ARLINGTON, Texas -- There's a different energy about this Texas Rangers team the past few weeks.
They've had beer showers and walk-off dramatics. The once-stagnant offense is showing its versatility again, and they're pressuring opponents on the bases. Even the starting rotation, severely impacted by injuries, looks like it's finding more of a groove.
After Sunday's 8-3 win over the Detroit Tigers, the Rangers were 21 games over .500 and held a commanding 6½-game lead in the AL West, matching their largest of the season. In short: It's Texas Rangers baseball again in Arlington.
"We're having fun out there," shortstop Elvis Andrus said. "We did well to start the season and you settle into a routine and maybe we were chilling out and thinking the home runs would come and the pitchers would go nine innings and we'd be fine.
"We weren't making things happen. That's not right. The other teams sent us the message that we weren't playing the way we were capable. Then we started trying to do too much. Now we're aggressive, but playing it one inning at a time and making things happen."
It sure seems that way. And several players and manager Ron Washington pointed toward their huge comeback against the Los Angeles Angels on Aug. 1 as the spark that has allowed the Rangers' fire to burn again.
"We got punched in the stomach," Washington said of the way his team's 11-10, 10-inning victory started. "We gave them six runs. We got the air knocked out of us. You can bend over and give in or you can say you're not bending and get your air back. We said, 'We're not bending.' We showed what we were made of. We got challenged and rose to the challenge."
A loss that night would have left the reeling Rangers just two games up in the AL West over the hard-charging Angels. Instead, the lead grew to four games, and the Angels have yet to recover. It was the start of a 7-3 run for Texas and a 3-7 tailspin for Los Angeles.
As a result, the Oakland A's have taken over second place in the division, and the Angels have fallen eight games behind the Rangers.
So despite not passing the eye test for two months, missing chances at clutch hits, starting pitchers struggling to go deep into games and some relievers experiencing difficulties, the Rangers head to New York with less than eight weeks of the season left in control of the AL West.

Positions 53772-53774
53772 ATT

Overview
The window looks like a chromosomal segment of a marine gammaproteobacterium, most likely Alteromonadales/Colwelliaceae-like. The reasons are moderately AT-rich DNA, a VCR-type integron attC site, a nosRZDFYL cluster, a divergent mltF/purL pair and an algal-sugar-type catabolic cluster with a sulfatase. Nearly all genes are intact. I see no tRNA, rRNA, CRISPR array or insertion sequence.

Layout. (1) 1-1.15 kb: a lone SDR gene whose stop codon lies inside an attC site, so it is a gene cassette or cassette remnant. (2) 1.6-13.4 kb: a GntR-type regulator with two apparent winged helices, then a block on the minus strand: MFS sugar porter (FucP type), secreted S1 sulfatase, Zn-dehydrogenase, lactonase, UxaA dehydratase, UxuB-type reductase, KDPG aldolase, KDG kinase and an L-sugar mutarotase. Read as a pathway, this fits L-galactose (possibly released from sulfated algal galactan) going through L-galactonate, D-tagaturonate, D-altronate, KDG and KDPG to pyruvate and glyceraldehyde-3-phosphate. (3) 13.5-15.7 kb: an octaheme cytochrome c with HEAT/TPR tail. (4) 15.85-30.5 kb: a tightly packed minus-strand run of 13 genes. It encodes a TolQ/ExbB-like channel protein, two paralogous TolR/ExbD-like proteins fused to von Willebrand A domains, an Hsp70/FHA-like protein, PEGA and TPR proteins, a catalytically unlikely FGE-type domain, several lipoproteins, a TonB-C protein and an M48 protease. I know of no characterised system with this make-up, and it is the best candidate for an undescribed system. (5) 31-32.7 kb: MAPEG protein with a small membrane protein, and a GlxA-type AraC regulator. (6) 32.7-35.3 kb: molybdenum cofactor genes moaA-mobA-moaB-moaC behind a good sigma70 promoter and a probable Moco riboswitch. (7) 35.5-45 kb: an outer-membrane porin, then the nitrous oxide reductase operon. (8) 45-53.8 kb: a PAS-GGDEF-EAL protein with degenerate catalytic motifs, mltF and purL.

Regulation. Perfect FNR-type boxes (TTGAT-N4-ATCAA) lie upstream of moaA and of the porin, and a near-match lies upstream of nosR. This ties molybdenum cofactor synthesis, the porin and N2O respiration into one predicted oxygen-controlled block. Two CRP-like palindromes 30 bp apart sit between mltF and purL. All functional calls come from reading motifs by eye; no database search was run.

They arrive in the Big Apple as a much better team than they were in June and July. They look a little different, too.
Ryan Dempster is now in the rotation and looked more like the top-flight pitcher he was in the National League as he beat the Red Sox last week. He'll toe the rubber Monday in New York. Geovany Soto, Dempster's teammate with the Chicago Cubs, is now the starting catcher with Yorvit Torrealba gone and Mike Napoli on the disabled list.
But the core players who have been here the past few seasons have started to revert to form.
After a horrible June and July, Josh Hamilton is back to hitting home runs and cashing in run-scoring chances. He's on a 10-game hitting streak during which he is 15-for-42 (.357) with three homers and 15 RBIs. He had 11 RBIs in July.
Ian Kinsler, still the key cog in this offense with his tone-setting ability and versatility in the leadoff spot, is batting over .300 in August and making teams sweat with his feet on the basepaths.
Even Mitch Moreland, who was injured and not particularly effective, has returned from the disabled list productive and confident. He had two more hits on Sunday and is batting .359 in the 13 games since getting back in the lineup. And he's the No. 9 hitter, showing the depth of this offense when it's clicking.
Derek Holland, who has dealt with injury and inconsistency all season, looked like the guy who was so dominant in the second half of 2011 and in Game 4 of the World Series. He held the powerful Tigers lineup to one run on three hits in 7⅔ innings Saturday. He matched Justin Verlander, and the Rangers pulled out a walk-off win.
Yu Darvish, also struggling to find his stride, had just his second quality start in the past six starts in Sunday's win. He wasn't dominant, but he was able to battle back after getting behind in some counts and recorded big outs. Perhaps it will get him going in the right direction.
But you can trace much of the improved play of the club, especially on offense, to that series split with the Angels.
"Sometimes all you need is a little jolt to get you going," said outfielder David Murphy, whose average is a shade under .300 for the season. "Those last two games against the Angels really just helped. Those games helped us come alive.
"Sometimes that's all you need is just a game or two here or there to spark you. It's a feel thing and I think it's difficult when collectively everybody is not feeling themselves at the plate. That was the case there for a little while. Now we're back to playing a little bit more like we're capable of. It's fun."